‘Jeopardy!’ featured a suburban Detroit synagogue once called ‘a concrete Sinai on the shoulder of Interstate 696’


Ben Goldstein is on a “Jeopardy!” winning streak despite missing a clue about a notable synagogue, Congregation Shaarey Zedek in Southfield, Michigan, 45 minutes from his home. (Screenshot; synagogue from Wikimedia Commons)

Gabe Friedman, JTA

(JTA) — Viewers of the popular game show “Jeopardy!” got a glance of one of the United States’ most distinctive synagogue buildings on Tuesday, after a clue showcased Congregation Shaarey Zedek in Southfield, Michigan.

The Conservative synagogue had leaked the fact that it would appear as a trivia item on “Jeopardy!” for days before the game, and as luck would have it, one of the contestants on Tuesday lives just a 45-minute drive from Southfield, in Dexter.

Ben Goldstein told the Jewish Telegraphic Agency that his local expertise did influence his quick response to the clue — just not correctly.

Contestants were shown a picture of Shaarey Zedek’s soaring facade as they heard the clue, in the category “Architects”: “After World War II, these evolved Moorish to Modernists as in architect Percival Goodman’s Shaarey Zedek in suburban Detroit.”

Goldstein, who has a Jewish father but does not identify as Jewish and said he was last in a synagogue during “the bar/bat mitzvah season of 1994,” buzzed in right away. “What are mosques?” he asked. A second contestant, Janie Sullivan, correctly guessed “What are temples?”

“When I read the clue, two phrases immediately jumped out: ‘Moorish’ and ‘suburban Detroit.’ Being a resident of Southeast Michigan, I’m familiar with Metro Detroit’s famously large Muslim community. Those two bits of information made me confident enough to ring in and say ‘What are mosques?’” he told JTA via Twitter direct message. “I just didn’t pay enough attention to the name of the building and its architect.”

He added, “Obviously, I got a bunch of playful abuse from my Jewish friends over text messages.” But Goldstein — who grew up in suburban Chicago, attended the University of Michigan and works outside Ann Arbor as a marketing specialist at a tech company — said he found consolation from thinking about another set of Jewish loved ones.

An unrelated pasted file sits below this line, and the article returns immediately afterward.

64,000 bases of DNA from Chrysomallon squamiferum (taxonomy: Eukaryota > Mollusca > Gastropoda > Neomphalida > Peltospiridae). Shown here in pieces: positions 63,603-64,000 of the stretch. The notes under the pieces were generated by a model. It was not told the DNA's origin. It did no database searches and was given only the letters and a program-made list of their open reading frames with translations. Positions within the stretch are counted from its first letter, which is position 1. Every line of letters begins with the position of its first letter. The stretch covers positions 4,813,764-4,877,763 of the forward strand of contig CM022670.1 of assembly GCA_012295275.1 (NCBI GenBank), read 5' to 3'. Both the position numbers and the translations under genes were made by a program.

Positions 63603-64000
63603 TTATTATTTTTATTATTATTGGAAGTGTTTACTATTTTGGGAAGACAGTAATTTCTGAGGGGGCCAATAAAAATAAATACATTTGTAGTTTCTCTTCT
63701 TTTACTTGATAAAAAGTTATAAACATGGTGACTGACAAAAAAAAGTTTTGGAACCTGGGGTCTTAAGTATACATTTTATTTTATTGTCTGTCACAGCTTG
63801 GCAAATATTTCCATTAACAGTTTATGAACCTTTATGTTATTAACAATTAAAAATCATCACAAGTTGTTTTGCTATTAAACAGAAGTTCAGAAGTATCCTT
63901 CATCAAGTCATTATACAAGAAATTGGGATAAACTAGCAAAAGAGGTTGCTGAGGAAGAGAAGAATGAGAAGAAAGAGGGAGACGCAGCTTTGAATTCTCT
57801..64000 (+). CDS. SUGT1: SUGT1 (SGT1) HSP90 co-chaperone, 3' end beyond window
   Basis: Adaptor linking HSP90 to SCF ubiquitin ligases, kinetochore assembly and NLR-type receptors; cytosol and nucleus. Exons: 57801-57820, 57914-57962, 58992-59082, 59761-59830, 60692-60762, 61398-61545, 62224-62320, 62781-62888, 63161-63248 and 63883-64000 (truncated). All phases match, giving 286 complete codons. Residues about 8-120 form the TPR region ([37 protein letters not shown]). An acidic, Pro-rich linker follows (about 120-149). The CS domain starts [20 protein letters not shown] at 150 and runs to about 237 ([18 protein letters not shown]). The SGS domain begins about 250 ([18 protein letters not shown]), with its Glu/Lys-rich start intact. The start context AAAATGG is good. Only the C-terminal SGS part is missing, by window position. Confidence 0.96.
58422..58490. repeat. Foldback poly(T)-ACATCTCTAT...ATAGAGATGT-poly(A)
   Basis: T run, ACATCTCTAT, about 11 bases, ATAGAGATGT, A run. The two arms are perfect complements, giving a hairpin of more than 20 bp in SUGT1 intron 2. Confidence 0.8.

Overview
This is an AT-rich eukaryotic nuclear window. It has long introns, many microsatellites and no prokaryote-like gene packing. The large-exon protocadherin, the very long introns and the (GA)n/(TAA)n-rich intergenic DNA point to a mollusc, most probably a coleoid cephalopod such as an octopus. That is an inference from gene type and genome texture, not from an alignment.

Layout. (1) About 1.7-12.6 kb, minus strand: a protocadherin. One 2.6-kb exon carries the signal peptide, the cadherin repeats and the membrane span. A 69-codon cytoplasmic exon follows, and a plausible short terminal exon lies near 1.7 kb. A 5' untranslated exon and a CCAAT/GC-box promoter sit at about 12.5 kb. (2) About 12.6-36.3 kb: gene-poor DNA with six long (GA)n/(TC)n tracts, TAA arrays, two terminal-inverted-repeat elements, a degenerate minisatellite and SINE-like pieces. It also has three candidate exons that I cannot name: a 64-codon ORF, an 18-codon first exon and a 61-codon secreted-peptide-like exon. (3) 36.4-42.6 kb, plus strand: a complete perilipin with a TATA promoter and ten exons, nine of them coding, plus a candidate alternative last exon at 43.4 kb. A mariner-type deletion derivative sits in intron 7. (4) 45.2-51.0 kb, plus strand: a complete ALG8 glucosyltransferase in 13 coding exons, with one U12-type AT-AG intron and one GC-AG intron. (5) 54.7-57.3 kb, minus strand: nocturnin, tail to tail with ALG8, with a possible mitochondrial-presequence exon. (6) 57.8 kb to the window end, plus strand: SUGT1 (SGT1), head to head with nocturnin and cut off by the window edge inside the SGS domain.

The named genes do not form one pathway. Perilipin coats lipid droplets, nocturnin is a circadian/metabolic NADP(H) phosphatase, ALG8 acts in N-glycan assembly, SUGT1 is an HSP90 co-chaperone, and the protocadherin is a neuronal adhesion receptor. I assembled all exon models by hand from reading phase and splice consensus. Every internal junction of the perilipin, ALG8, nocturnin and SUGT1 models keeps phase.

“My father’s parents, Isaac and Rochelle Goldstein, were Holocaust survivors from Poland, and they were devoted viewers of ‘Jeopardy!’,” he said. “They both passed away years ago, but I know they’d be so proud of me for competing on the show that they’d forgive me for my wrong answer.”

While someone with an eagle eye might be able to discern that cutouts on the front of Shaarey Zedek’s towering building resemble Jewish stars, the name offered the only real indicator in the clue that that correct response was about synagogues.

Shaarey Zedek means “Gates of Righteousness” in Hebrew and is a relatively common name for synagogues. In fact, a different Congregation Sharey Zedek in Michigan, a Reform synagogue in East Lansing, was in the news this week because a local man was charged on Friday with plotting an attack on it. (Meanwhile, Congregation Shaarey Zedek in Southfield was the site of an active shooter training this week.)

The Southfield Shaarey Zedek is one of the largest and most architecturally significant synagogues in the United States, an outlier for Goodman, whose 50 synagogues mostly function on a smaller scale.

“But even Goodman had his roadside attraction: Shaarey Zedek, capacity 3,500, parlays a skyscraping Ark and an erupting eternal flame into a concrete Sinai on the shoulder of Interstate 696 near Detroit,” the architect Philip Nobel wrote in The New York Times in 2001.

Goldstein won the night’s game despite the miss on the synagogue clue, extending his three-day winnings to $21,293. He goes into his fourth game Thursday night having not answered any Final Jeopardy! clues correctly and after multiple games with relatively low score totals. Those signs, along with confusingly worded clues that have stumped contestants, have caused the show’s vocal fans to complain that it has slipped in quality since longtime host Alex Trebek died in 2020. Mayim Bialik, a Jewish actress, is one of two replacements for Trebek and hosted Tuesday’s episode.

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